February 8, 2008 |
A ripple disturbs the water. An eye appears. It is a horseshoe crab on Delaware Bay, a helmet-shaped relic of the dinosaurs, coming ashore to spawn. "For 350 million years, they've answered to the call of the moon," begins award-winning filmmaker Allison Argo as she narrates a PBS Nature special airing at 8 Sunday night on WHYY TV12. "They've survived ice ages, asteroids and cataclysmic forces . . . While thousands of species came and went, this humble creature endured.
November 3, 2005 |
An interstate fisheries commission has proposed a two-year moratorium on horseshoe crabbing in Delaware and New Jersey - not to save the crab, but to save a shorebird that some say is headed for extinction by 2010. Crab eggs are a vital food source for the red knot during its spring stop on Delaware Bay, while flying from the tip of South America to the Arctic. Scientists blame the bird's decline on a reduction in crab eggs, caused by overharvesting. Wildlife officials, who figure they have a four-year window to save the bird, lauded the proposal by the Atlantic States Marine Fisheries Commission, made at a meeting Tuesday.
June 9, 2007 |
A Delaware Superior Court judge yesterday overturned the state's moratorium on horseshoe crabbing, and crabbers were expected to be back on the bay's beaches harvesting as early as today. The crabs have become a pivotal species in the fight to save the red knot, a shorebird that is sliding toward extinction and whose numbers on the bay this spring were at a low of 12,375. In 1989 they numbered about 95,000. Horseshoe crab eggs are a vital food for the birds, partway through the annual migration from their wintering grounds at the tip of South America to their breeding grounds in the Arctic.
June 5, 2012 |
At long last, there's reason to celebrate on the beaches of Delaware Bay. Shorebird scientists, who for a decade have feared they were watching an extinction in progress, saw things go right this year for a small shorebird called the red knot. For starters, the weather and the water stayed calm. So horseshoe crabs swarmed onto the beaches to spawn, leaving a banquet of fat-rich eggs in the sand. So the birds ate their fill, gaining strength to complete their 10,000-mile migration from the tip of South America to their nesting grounds in the Canadian Arctic.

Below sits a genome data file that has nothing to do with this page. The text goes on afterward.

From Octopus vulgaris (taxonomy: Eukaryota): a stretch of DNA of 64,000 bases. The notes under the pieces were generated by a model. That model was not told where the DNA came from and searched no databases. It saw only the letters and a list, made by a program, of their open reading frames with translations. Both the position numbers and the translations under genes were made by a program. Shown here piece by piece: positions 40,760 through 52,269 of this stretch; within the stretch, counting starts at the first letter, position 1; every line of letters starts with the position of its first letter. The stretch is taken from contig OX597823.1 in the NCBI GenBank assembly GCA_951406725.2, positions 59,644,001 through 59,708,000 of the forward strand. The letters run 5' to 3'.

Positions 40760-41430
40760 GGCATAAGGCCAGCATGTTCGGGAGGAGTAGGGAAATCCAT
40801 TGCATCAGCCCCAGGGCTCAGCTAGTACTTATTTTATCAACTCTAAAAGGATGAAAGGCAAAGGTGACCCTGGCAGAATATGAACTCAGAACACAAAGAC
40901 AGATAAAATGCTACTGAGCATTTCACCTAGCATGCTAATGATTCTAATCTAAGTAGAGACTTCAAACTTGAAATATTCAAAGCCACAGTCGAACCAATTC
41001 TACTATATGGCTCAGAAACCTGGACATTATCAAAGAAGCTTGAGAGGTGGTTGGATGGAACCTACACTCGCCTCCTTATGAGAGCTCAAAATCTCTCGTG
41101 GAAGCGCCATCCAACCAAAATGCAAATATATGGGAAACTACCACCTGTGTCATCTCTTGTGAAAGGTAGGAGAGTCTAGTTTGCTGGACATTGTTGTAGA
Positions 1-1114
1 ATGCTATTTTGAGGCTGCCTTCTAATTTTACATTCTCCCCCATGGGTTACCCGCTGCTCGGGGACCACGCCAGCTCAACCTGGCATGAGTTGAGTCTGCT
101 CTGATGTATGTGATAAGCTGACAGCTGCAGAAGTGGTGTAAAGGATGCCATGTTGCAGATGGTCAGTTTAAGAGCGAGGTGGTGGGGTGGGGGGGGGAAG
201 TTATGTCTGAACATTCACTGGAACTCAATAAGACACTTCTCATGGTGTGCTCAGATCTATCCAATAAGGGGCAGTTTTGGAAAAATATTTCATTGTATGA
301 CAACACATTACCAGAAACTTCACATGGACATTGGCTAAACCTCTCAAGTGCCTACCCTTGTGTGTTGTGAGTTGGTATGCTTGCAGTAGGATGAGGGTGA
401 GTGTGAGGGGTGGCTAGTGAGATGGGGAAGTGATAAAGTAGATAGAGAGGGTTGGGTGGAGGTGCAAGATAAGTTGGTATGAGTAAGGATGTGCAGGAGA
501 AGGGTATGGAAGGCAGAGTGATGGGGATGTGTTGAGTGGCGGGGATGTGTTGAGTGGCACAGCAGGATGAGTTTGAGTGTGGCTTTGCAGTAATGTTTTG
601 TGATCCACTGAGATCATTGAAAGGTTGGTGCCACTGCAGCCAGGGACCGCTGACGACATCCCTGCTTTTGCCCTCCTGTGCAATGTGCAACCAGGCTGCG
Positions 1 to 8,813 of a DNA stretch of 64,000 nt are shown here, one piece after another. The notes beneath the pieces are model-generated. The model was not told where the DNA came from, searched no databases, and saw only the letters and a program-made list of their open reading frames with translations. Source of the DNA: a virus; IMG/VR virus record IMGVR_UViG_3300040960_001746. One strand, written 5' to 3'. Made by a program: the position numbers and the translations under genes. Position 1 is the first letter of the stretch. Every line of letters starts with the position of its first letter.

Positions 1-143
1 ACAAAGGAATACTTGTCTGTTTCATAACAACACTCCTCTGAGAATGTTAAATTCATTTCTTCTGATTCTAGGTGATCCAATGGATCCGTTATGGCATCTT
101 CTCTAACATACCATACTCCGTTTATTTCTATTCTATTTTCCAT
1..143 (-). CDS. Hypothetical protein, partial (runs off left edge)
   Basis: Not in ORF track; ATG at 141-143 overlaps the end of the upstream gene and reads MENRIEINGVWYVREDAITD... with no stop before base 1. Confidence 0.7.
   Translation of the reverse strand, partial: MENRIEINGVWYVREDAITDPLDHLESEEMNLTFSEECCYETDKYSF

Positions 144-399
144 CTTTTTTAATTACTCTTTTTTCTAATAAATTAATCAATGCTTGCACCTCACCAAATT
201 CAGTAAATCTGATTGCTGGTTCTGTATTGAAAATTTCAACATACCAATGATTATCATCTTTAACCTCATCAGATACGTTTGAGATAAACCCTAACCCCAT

June 8, 2005 |
Based on a sharp decline in a once-plentiful bird called the red knot - and a drop in the supply of their main food, horseshoe crab eggs - New Jersey and Delaware are poised to set new limits on the crab harvest in the Delaware Bay. Bradley M. Campbell, commissioner of the New Jersey Department of Environmental Protection, said yesterday that current restrictions on the harvest were apparently not enough to reverse the "alarming" downward trend...
January 16, 2006 |
Even as a diminished population of red knots winters in southern Chile, fattening up for the long migration north through the Delaware Bay, the U.S. Fish and Wildlife Service has denied an emergency request by conservation activists to list the bird as endangered. The agency contended no emergency existed but is considering proposals to list the red knot on a nonemergency basis. Jamie Rappaport Clark, executive vice president of Defenders of Wildlife, one of the groups that sought the emergency listing, criticized the denial as a political decision, "pure and simple.
June 22, 2002 |
Larry Niles is following the birds - again. And he's got his digital camera with him so you can track his progress. Niles, who heads the state Department of Environmental Protection's Endangered and Nongame Species Program, is deep in the Arctic tundra looking for an intriguing species known as the red knot, which just a few weeks ago had stopped at the Delaware Bay on the way from Antarctica to the Arctic. It is the fourth year that Niles and other researchers have ventured into the wild to look for the tiny aviary puffs that weigh just a few ounces.
February 8, 2006 |
To help save the red knot, a small shorebird whose survival depends on horseshoe crab eggs, New Jersey has officially proposed halting all harvesting of horseshoe crabs for two years. If adopted, the moratorium would take effect in May, when the crabs come ashore on Delaware Bay beaches to lay their eggs. That's also when the tiny red knot is alighting, emaciated after a nonstop flight from Brazil and in need of the lipid-rich eggs. Biologists have blamed the bird's precipitous decline in the last decade on a reduction of crab eggs, caused by the crab harvest.
June 10, 2005 |
Concerned about the survival of the fragile red knot population, New Jersey officials yesterday issued an emergency order postponing the horseshoe crab harvest season for two weeks. The order gives the shorebirds more time to feed on crab eggs - a critical fuel for the birds, which stop each spring at Delaware Bay during a grueling flight from South America to the Arctic. Their arrival coincides with horseshoe crab spawning, but this spring the density of eggs reached an all-time low, according to researchers.
June 23, 2005 |
New Jersey's horseshoe crab harvest, halted two weeks ago on an emergency basis to give officials time to review crab census data, will reopen today. The moratorium was imposed June 10 out of concern for a small shorebird, the red knot, that depends on horseshoe crab eggs for its survival. At this time, "there are no planned actions to close the harvest" again, Karen Hershey, a spokeswoman for the state Department of Environmental Protection, said yesterday. She said officials were still reviewing data and would not be available to discuss them.